MAC: Mines and Communities

Inco-Vale decision overturned by Ontario's highest court

Published by MAC on 2011-10-18
Source: The Canadian Press, Financial Post, others

Ontario's Court of Appeals has dismissed a class-action lawsuit, brought against Vale-Inco, the world's second biggest mining company.

In June 2010, the province's Superior Court ruled in favour of more than 7,000 home owners in the vicinity of the company's Port Colbourne refinery, who claimed their property values were diminished because of elevated nickel emissions.

The court awarded them C$36 million in damages.

The Port Colbourne residents' lawyer claims that the Appeals Court has made a number of errors "both factually or legally".

The plaintiffs are now seeking leave to take their case to the Supreme Court of Canada.

See earlier article on MAC: Canadian citizens awarded $36-million in suit against Inco

$36M award against Inco overturned

The Canadian Press

7 October 2011

Ontario's highest court has set aside a decision against mining company Inco Ltd. that awarded $36 million in damages to residents of Port Colborne, Ont.

In June 2010, an Ontario Superior Court justice made the award to about 7,000 Port Colborne households that claimed elevated levels of nickel had negatively affected the values of their properties.

Inco acknowledged that its Port Colborne refinery, which ceased nickel emissions in 1984, was the source of the vast majority of the elevated levels of nickel found in the area.

The class-action claim was for the decrease, or lack of increase, in the values of properties from September 2000.

In a decision released Friday, the Ontario Court of Appeal found the trial judge erred in a number of areas in reaching his decision. Among other issues, the Appeal Court ruled the claimants had failed to prove Inco's emissions constituted a nuisance as determined by the trial judge.

"Had the claimants shown that the nickel levels in the properties posed a risk to health, they would have established that those particles caused actual, substantial, physical damage to their properties," the appeal justices wrote. "However, the claims as advanced and as accepted by the trial judge were not predicated on any actual risk to health or well-being arising from the particles in the soil."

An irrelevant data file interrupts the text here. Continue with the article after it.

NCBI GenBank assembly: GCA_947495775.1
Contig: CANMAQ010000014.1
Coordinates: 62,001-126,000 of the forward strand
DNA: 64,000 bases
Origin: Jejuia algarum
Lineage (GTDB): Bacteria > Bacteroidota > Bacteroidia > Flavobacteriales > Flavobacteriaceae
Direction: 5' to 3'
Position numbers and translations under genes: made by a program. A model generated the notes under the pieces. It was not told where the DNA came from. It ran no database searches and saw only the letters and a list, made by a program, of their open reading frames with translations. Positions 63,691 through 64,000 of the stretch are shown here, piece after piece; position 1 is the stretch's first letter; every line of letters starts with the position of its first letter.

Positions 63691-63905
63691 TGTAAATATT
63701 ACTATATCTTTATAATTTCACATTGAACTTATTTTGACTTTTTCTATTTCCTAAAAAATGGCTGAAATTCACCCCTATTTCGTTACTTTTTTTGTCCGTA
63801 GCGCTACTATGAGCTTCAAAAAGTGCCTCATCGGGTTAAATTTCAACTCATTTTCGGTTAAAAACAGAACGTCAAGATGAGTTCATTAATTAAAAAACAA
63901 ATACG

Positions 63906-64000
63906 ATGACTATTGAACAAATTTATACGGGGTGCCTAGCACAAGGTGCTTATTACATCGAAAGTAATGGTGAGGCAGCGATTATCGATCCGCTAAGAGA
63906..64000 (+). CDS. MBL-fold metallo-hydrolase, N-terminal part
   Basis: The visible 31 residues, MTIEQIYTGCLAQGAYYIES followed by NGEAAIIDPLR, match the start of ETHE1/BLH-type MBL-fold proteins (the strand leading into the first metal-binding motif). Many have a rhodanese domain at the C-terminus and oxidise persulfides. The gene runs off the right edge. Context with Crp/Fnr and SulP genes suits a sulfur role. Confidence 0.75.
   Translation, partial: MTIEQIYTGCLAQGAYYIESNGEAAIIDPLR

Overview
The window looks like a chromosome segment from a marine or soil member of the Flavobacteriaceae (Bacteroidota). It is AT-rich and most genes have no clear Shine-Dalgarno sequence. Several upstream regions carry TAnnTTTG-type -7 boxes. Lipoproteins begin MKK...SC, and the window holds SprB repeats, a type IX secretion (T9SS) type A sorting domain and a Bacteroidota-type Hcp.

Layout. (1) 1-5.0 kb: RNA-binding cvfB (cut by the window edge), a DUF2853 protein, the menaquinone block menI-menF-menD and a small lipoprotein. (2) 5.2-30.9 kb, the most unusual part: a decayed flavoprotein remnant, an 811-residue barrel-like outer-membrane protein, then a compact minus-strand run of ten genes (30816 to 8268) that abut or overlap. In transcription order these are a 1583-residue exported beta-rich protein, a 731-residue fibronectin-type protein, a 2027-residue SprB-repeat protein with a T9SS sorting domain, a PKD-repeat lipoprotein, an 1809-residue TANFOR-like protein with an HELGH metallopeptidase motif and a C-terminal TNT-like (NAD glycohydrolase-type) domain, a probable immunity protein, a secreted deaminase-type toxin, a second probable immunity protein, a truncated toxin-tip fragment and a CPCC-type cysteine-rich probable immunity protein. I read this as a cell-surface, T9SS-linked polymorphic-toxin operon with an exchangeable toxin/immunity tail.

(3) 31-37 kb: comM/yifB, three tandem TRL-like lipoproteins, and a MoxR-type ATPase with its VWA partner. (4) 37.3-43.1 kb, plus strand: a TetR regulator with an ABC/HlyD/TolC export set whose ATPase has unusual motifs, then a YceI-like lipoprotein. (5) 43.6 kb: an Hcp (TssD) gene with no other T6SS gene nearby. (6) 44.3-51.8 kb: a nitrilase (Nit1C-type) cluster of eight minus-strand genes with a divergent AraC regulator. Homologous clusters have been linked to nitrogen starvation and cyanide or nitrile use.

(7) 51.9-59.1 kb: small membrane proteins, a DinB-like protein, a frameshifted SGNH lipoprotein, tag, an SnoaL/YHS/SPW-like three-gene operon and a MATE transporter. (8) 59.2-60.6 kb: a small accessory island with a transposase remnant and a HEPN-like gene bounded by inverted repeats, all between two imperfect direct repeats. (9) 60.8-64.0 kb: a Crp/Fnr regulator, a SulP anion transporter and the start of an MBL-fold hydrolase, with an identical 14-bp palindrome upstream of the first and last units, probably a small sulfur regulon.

Limitation period

Inco, which was acquired by Brazilian mining company Vale SA in 2006, had argued at trial that the limitation period to make a claim had expired, but Judge J.R. Henderson ruled that the extent of contamination wasn't generally known until early 2000. The Appeal Court noted that this implied that some residents would have been aware earlier of the potential effect of the nickel.

"It is an error to treat the limitation period as running from the date when a majority, even an overwhelming majority, of the class members knew or ought to have known the material facts in issue," the appeal judges said.

The trial judge also found that Inco's operation between 1918 and 1984 of the nickel refinery in Port Colborne, a city located southwest of Niagara Falls on the north shore of Lake Erie, constituted a non-natural use of the property.

The Appeal Court said the evidence suggests that Inco operated in a heavily industrialized area in a manner that was ordinary and usual and did not create risks beyond those incidental to virtually any industrial operation.

"In our view, the claimants failed to establish that Inco's operation of its refinery was a non-natural use of its property," the justices wrote.

The Appeal Court also ruled that the claimants failed to prove damages and the $36 million award was based, in part, on flawed data.

Court dismisses Inco lawsuit

By Christine Dobby

Financial Post 

8 October 2011 

The Ontario Court of Appeal has dismissed an environmental class-action lawsuit and reversed an award of $36-million to a group of Port Colborne residents who claim their property values took a hit because of emissions from a nearby Inco Ltd. refinery.